Prelate looks back on pandemic and its impact on the Church in interview with Crossroads
Crossroads: Srpazan Hayr, looking back, can we say that the Church tackled the coronavirus pandemic challenges in its favor, beginning a new period of growth, creating new links with the faithful thanks to the technological resources?
Archb. Anoushavan: The Church, like her Founder, is called upon struggling against all evils and overcoming them with goodness. As in every historical era, also today, faced with a deadly challenge, it was able to successfully continue its service. Notwithstanding temporary changes in the traditional liturgy, the Church never strayed from its mission of evangelizing, spreading the good tidings and becoming a safe haven for tormented and troubled souls in the midst of the present crisis.
In this sense, it was confirmed once again that Faith and Science complement each other. Furthermore, technology became a splendid means to spiritually link up those who were physically separated.
Most likely, thanks to the online outreach, the virtual flock of the Eastern Prelacy grew beyond its jurisdiction. For example, the Prelacy today has followers in other states and countries. What do you think of this development?
You are right. Virtual outreach has opened a new dimension in our service. It wouldn’t be stretch to say that during the coronavirus pandemic, while disastrous, our eyes were also opened to new horizons to carry out evangelization and forge our identity. In the so-called pre-pandemic era, like every church, the Eastern Prelacy devoted its efforts to fulfill the spiritual and social needs of its local flocks. All our projects that were livestreamed, the Divine Liturgy, Praying with the People, Prayer for the Ill and the Deceased, Faith and Family, Reflections, Bible Study, conferences, programs for the youth and children, went beyond the limits of our districts and had a positive impact on our brothers and sisters even across the ocean. Parallel to the service to our immediate flock, this outreach effort has opened up a new, promising field for our evangelization work and the rebuilding of our identity, which I’m sure will continue to expand.
In this post-pandemic era, what are the problems the Church and the faithful face?
Without a doubt the programs mentioned above were a great blessing. The Eastern Prelacy and our Pastors, Parishes and related bodies, including all our sister organizations, spared no effort to minimize this mandatory isolation. According to the Aristotelian definition, however, as man is a social animal, he needs social life as much as air for breathing.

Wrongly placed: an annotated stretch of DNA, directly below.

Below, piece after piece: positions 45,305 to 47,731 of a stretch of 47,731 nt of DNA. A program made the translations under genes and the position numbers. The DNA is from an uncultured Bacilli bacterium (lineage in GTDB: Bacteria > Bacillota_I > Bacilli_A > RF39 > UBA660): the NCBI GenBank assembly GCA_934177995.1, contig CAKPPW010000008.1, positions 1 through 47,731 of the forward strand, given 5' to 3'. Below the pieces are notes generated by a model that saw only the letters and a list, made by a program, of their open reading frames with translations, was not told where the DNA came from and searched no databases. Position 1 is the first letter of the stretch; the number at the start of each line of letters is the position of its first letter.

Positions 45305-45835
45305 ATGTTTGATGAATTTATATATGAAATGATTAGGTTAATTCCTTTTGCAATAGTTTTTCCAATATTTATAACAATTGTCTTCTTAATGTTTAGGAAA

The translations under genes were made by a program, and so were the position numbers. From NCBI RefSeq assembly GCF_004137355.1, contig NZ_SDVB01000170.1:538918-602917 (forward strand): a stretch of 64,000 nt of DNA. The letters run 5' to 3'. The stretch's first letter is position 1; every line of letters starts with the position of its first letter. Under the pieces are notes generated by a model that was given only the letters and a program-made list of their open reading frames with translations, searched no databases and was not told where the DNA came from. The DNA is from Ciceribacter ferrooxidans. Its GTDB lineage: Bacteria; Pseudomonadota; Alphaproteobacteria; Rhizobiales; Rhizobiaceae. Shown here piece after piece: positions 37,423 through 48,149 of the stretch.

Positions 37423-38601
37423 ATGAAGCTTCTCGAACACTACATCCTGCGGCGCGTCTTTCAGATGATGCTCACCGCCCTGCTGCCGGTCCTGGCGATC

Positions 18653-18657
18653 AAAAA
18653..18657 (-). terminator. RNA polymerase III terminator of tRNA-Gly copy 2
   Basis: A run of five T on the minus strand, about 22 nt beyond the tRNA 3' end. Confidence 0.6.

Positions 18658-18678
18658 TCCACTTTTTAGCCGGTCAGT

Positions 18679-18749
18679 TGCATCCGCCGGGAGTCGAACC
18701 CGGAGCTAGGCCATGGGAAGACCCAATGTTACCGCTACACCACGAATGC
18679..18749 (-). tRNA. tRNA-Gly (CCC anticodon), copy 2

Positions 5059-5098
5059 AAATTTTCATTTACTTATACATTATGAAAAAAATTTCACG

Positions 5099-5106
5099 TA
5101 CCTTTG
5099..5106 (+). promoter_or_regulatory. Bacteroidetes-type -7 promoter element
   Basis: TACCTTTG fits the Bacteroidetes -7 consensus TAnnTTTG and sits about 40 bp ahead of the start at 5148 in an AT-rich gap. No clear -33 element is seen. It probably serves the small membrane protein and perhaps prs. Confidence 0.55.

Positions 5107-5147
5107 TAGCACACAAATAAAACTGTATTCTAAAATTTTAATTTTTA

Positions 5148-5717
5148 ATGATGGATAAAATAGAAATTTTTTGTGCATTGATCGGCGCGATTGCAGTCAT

For all the positive impact of the new virtual programs, the blessings of social life are irreplaceable: the administration of Holy Communion, the collective benefits created by church, community and cultural events. All this forms part of our existence, as spiritual and rational beings. The glimmers of hope are being dispelled by the new, threatening waves of the pandemic, delaying the return to normal life and making us miss more deeply what has been lost.
On top of all this, with the tragedies that occurred in our Homeland and Artsakh as well as the Middle East, in particular the socio-economic and social crisis in Lebanon, the situation we are faced with has a potential for unexpected developments.
What message do you have for the faithful?
More than a message, I would like to share the wisdom that comes from the Bible and from the eventful life of our people.
The psalmist, while sharing with us the consternation of his personal life, he also makes us part of his realistic optimism when he says: “The pains of death surrounded me, and the pangs of Sheol laid hold of me; I found trouble and sorrow. Then I called upon the name of the Lord: ‘O Lord, I implore You, deliver my soul!’ Gracious is the Lord, and righteous; Yes, our God is merciful.” (Psalm 116:3-5)
When Hovhannes Tumanian sang, “Homeland of hope, homeland of light,” our people were surrounded by a deadly reality, drinking to the end from the bitter chalice of despair. Before this abyss of desperation, our immortal poet, full of Faith and steeped in a prophetic spirit, illuminated the Armenian sky with glimmers of Hope and Light.
And when we listen to the Armenian bard, his heartfelt message is, “Bad days come and go like winter, we don’t have to despair, they end, they come and go.”
There is no doubt whatsoever that the Armenian people, who have been fighting to preserve its God-given identity for five thousand years, will come out of this seemingly dead end in which finds itself in the first quarter of the 21st century, thanks to its natural crusading spirit, with Faith in the Resurrected, the Hope that is common to all saints and heroes, and mutual Love.